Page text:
With the 2017 British GT Championship season opener at Oulton just days away, the excitement is building, particularly down in the GT4 class, which features its biggest ever entry of 20 cars.
Among the runners and riders in the GT4 division this season is Joe Osborne, who after years competing in the British GT GT3 field, has moved into the GT4 ranks with Tolman Motorsport to drive its McLaren 570S GT4 with David Pattison.
Behind the scenes, 28-year-old Osborne works for McLaren Automotive as a driver coach at the company’s exclusive trackways and has done for four years, so racing with its products on the side, he feels, is a logical step forward.
“The catalyst to my drive was David Pattison, he’s my boss, he employs me,” Osborne told DSC. “‘Stepping down’ per say into GT4 is great, because as a class it’s going from strength to strength and I see it as a diversification, and a good way to make a living.
“It’s also nice that I can say to people I work with at McLaren events who ask me what I race, that I can reply, ‘a McLaren’! As before I haven’t been able to say that, and it’s good to practice what you preach.”
This year, after a highly successful developmental season in British GT with Black Bull Ecurie Ecosse in 2016, winning two races, the 570S GT4 is back in numbers. A total of six examples of the McLaren Sports Series model will race this year in the series, which Osborne says, isn’t a surprise.
We’re not the only ones who see McLaren as the best option either
“Tolman and Pattison are great to work with, and the McLaren is the best GT4 car, so it’s worked out perfectly for me to get involved in that project. We’re not the only ones who see McLaren as the best option either.
“With a gent driver, when it’s their hobby, they want to be able to talk to people when they’re out socialising about what they do, and when they say, ‘I race a Ginetta or a BMW’, it doesn’t sound as prestigious as McLaren, which has a bit more status.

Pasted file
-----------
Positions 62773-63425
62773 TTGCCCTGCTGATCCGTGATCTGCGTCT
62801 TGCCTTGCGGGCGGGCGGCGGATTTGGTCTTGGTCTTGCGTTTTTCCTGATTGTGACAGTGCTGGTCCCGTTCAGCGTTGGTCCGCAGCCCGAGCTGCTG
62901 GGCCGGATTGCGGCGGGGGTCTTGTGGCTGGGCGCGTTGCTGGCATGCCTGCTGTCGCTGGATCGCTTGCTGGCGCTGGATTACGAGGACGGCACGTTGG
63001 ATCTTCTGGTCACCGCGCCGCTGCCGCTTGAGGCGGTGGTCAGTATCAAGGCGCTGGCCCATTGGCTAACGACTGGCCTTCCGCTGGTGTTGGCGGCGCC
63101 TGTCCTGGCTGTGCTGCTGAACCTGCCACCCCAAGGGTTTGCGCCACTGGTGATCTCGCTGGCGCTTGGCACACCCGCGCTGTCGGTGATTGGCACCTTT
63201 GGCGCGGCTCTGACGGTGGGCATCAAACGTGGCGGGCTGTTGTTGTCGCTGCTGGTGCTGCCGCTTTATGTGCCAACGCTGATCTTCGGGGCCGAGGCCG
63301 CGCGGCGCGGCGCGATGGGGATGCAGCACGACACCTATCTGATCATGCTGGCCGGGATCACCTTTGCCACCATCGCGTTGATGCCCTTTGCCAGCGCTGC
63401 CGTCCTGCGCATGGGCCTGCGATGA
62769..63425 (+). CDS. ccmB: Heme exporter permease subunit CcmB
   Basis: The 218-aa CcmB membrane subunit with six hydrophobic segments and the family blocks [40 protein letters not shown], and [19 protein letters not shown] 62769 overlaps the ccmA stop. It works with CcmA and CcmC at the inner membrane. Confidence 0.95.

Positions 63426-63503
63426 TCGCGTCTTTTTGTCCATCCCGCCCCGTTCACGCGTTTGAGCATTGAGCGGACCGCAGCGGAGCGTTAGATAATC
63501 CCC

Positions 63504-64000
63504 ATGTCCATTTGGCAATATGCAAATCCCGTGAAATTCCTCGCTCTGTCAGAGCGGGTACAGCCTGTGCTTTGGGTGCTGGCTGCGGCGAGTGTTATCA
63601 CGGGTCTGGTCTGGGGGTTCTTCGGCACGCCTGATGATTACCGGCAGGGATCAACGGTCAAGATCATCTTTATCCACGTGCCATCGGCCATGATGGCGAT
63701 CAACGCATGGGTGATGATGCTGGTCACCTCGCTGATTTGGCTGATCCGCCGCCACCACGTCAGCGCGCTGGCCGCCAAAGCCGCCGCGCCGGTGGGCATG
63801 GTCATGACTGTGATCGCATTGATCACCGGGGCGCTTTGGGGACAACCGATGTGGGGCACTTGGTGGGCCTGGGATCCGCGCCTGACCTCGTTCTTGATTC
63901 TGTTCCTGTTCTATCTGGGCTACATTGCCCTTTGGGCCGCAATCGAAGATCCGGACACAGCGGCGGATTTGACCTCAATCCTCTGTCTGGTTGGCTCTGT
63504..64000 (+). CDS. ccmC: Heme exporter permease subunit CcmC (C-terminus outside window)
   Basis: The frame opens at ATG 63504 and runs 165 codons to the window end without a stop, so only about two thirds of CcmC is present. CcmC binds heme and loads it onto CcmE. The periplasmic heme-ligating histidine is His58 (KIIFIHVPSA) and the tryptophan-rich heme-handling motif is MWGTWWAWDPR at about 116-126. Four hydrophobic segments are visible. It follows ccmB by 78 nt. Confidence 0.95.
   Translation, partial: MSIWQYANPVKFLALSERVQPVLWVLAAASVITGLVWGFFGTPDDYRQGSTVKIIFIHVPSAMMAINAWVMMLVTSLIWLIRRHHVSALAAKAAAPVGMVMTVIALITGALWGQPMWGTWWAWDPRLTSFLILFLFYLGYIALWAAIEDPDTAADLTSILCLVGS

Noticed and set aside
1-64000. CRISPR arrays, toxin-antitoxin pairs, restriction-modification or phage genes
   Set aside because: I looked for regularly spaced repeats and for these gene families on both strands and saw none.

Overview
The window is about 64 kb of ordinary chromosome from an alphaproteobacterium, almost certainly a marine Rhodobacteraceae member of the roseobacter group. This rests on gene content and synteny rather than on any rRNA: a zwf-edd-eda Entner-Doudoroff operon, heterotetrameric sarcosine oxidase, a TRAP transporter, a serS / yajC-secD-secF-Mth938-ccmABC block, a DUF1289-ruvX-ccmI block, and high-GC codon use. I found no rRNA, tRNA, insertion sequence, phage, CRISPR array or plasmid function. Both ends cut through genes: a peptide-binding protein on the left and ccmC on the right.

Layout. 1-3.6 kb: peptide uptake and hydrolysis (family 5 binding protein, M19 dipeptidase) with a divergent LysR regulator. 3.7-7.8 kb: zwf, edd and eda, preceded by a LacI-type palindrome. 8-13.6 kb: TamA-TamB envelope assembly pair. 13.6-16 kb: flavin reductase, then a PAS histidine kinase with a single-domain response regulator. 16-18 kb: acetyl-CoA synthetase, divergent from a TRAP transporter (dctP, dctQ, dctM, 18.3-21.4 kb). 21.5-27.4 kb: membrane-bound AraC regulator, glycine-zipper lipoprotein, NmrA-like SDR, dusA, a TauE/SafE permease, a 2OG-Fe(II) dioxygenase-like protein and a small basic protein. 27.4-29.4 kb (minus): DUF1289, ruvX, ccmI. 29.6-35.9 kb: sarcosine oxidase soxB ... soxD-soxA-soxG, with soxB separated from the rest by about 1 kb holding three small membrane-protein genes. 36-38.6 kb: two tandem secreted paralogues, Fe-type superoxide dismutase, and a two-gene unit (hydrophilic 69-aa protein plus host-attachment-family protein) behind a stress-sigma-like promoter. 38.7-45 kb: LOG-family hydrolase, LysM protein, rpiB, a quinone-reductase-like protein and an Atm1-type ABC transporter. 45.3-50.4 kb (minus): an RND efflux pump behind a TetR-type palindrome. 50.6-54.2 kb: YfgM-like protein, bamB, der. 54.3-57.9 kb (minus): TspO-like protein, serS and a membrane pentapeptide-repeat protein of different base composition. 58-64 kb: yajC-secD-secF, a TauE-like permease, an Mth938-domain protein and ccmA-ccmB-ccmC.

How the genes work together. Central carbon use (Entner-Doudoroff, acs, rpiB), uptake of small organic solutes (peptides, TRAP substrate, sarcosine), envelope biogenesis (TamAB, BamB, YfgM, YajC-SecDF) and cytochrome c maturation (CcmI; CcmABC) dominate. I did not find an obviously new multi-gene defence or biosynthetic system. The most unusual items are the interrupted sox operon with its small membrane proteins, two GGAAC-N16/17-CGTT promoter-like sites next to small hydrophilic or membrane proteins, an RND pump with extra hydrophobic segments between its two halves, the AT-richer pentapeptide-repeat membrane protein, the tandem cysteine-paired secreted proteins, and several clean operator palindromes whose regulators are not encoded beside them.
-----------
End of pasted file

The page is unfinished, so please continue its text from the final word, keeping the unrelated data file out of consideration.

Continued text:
“The 570S GT4 is also a proven car that’s still got a long way to go. It was a race winner in its first year, and with the service package you get from McLaren GT, it’s a car that is now sought after by so many teams. It’s an impressive car, that’s really enjoyable to drive and work with.
The 570S GT4 is also a proven car that’s still got a long way to go
“When I got in it and drove it for the first time at a Pure McLaren event I knew straight away that it ticked all the boxes,” he continued. “It’s a baby GT3 car, a GT3 car from 10 years ago, which is scary, and it proves that motorsport is cyclical. I think GT3 will become unsustainable and is in danger of ending up like GT1 did. If it does GT4 will step in and take its place.
“They just need to bump the numbers up or by the time I retire it’ll be GT86, and not referring to Toyota. It’s a new level, it moves the goalposts.”
This year there’s not only a record GT4 field in British GT, but also a bigger field than GT3. Drivers looking for the best competition are now taking a longer look at what GT4 has to offer, as like Osborne says, it has the potential to be the harder-fought class.
“GT4 is now the foundation of British GT, it’s a shift in time,” he said. “I don’t like the championship with less than 20 cars, and I remember when there was only nine or ten cars on the grid.
“When a third of the grid score a podium, with success penalties there’s such a turnover of podium sitters that everyone ends up with a chance at winning the championship, and that’s almost ‘too competitive’. That’s not racing, that’s a school sports day.
“That’s why I want to go racing in GT4, I want my name in the hat so that as it gets bigger and bigger that I can be available when manufacturers take it more seriously.
“I want to be a factory driver, but I still have a lot to prove and I am still learning. By doing this, I want to make a name for myself and take the next step as a driver. Do I want to be a McLaren factory driver? Is that my aspiration?
“Put it this way, if I could choose a manufacturer to be associated with, McLaren would be right at the top of the list.”
Images courtesy of Jakob Ebrey Photography